The 1973–74 season was Gilzean's last as a professional footballer as Spurs lost the UEFA Cup final to Dutch giants Feyenoord Rotterdam. Announcing his retirement during the club tour to Mauritius he was awarded a testimonial in November 1974 to recognise his ten years of service as a Tottenham player.

South Africa[edit]

Following his retirement Gilzean played in South Africa for three months.

International career[edit]

Gilzean made his debut for Scotland in November 1963, against Norway. He had previously represented his country at Under-23 level and the Scottish League XI.[2] He received four more international caps in the following twelve months and scored twice at White Hart Lane for a Scotland Select XI against Spurs in a memorial match for fellow Scot John White, who died in tragic circumstances in July 1964.

Gilzean represented Scotland seventeen times during his Spurs career. In total he scored 12 goals in 22 full international appearances for Scotland between 1963 and 1971.


Gilzean returned to England after a spell in South Africa, as manager of Stevenage Athletic.[5]

Life after football[edit]

Gilzean stated, whilst playing, that he disliked football and had no intention of furthering his career after playing.[6] He has since worked for a transport company in Enfield, only a short distance from White Hart Lane.

His son Ian was also a professional player.

Tottenham Hotspur statistics[edit]

International goals[edit]

Scores and results list Scotland's goal tally first.
Goal Date Venue Opponent Score Result Competition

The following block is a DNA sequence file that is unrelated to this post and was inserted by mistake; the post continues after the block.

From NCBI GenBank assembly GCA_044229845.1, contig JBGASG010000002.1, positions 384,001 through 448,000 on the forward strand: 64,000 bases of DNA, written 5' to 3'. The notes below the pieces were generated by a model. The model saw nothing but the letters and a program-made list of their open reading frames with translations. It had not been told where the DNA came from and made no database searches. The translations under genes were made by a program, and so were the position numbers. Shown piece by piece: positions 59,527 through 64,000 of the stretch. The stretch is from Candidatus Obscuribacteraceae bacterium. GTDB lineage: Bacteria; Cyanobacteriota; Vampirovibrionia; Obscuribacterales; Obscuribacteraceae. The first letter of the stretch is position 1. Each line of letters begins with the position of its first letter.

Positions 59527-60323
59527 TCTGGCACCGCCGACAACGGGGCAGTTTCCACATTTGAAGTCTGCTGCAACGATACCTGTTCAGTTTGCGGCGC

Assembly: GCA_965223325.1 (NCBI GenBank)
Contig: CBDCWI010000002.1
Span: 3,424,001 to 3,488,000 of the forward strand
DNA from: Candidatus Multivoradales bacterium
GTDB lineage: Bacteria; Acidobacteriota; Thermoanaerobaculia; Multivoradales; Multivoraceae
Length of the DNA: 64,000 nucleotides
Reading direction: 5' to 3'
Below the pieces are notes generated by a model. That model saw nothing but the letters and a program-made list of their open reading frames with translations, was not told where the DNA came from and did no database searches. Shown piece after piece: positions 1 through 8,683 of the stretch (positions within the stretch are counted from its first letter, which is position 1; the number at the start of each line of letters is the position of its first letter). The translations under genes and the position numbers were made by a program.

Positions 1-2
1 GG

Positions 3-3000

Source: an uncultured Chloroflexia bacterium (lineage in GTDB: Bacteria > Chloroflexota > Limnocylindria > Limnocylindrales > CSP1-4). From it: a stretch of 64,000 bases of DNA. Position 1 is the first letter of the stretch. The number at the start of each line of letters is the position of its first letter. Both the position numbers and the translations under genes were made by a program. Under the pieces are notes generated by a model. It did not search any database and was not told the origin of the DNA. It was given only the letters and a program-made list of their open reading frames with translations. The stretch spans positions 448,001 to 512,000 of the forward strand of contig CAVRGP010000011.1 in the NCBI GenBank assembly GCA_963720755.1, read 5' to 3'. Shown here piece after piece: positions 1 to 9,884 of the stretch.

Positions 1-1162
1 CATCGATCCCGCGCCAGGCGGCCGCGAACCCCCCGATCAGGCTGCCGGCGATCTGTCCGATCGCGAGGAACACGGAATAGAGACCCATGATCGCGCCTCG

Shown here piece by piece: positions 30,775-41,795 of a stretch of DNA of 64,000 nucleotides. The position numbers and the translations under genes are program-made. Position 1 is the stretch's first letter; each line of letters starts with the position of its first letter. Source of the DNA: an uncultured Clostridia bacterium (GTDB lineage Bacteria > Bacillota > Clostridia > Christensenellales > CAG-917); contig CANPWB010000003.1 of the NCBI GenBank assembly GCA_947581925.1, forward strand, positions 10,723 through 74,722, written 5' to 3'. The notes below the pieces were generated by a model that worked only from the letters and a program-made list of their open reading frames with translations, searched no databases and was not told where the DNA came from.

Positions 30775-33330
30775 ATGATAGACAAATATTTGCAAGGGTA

1 11 April 1964 Hampden Park, Glasgow  England 1–0 1–0 BHC
2 12 May 1964 Niedersachsen Stadion, Hannover  West Germany 1–2 2–2 Friendly
3 12 May 1964 Niedersachsen Stadion, Hannover  West Germany 2–2 2–2 Friendly
4 25 November 1964 Hampden Park, Glasgow  Northern Ireland 2–1 3–2 BHC
5 2 October 1965 Windsor Park, Belfast  Northern Ireland 1–0 2–3 BHC
6 2 October 1965 Windsor Park, Belfast  Northern Ireland 2–2 2–3 BHC
7 22 November 1967 Hampden Park, Glasgow  Wales 1–0 3–2 BHC / ECQG8
8 22 November 1967 Hampden Park, Glasgow  Wales 2–2 3–2 BHC / ECQG8
9 17 December 1968 Lefkosia, Nicosia  Cyprus 1–0 5–0 WCQG7
10 17 December 1968 Lefkosia, Nicosia  Cyprus 3–0 5–0 WCQG7
11 3 May 1969 The Racecourse Ground, Wrexham  Wales 3–2 5–3 BHC
12 22 October 1969 Volksparkstadion, Hamburg  West Germany 2–2 2–3 WCQG7


Tottenham Hotspur


  1. ^ "Alan Gilzean". Barry Hugman's Footballers. Retrieved 24 March 2017. 
  2. ^ a b "Alan Gilzean". London Hearts Supporters' Club. Retrieved 4 December 2011. 
  3. ^ "Champions of Scotland - Gilzean". Dundee FC. Retrieved 10 August 2013. [permanent dead link]
  4. ^ Exclusive – part two: in an extract from his new book In Search of Alan Gilzean, James Morgan recalls the moment the striker clinched a deal at Tottenham Hotspur
  5. ^ Google books-In Search of Alan Gilzean Retrieved 5 April 2013
  6. ^ Davies, Hunter (2 December 2010). "Prosies of fragile flowers". New Statesman. Retrieved 4 September 2012. 
  7. ^ Eight more Scots greats enter Hall of Fame The Scotsman, 16 November 2009

External links[edit]

Further reading[edit]

Morgan, James (September 2010). In Search of Alan Gilzean. ISBN 978-0-9564971-0-9. 

Ross, Kenny Dundee Champions of Scotland 1961/62 ISBN 978-1-874287-86-5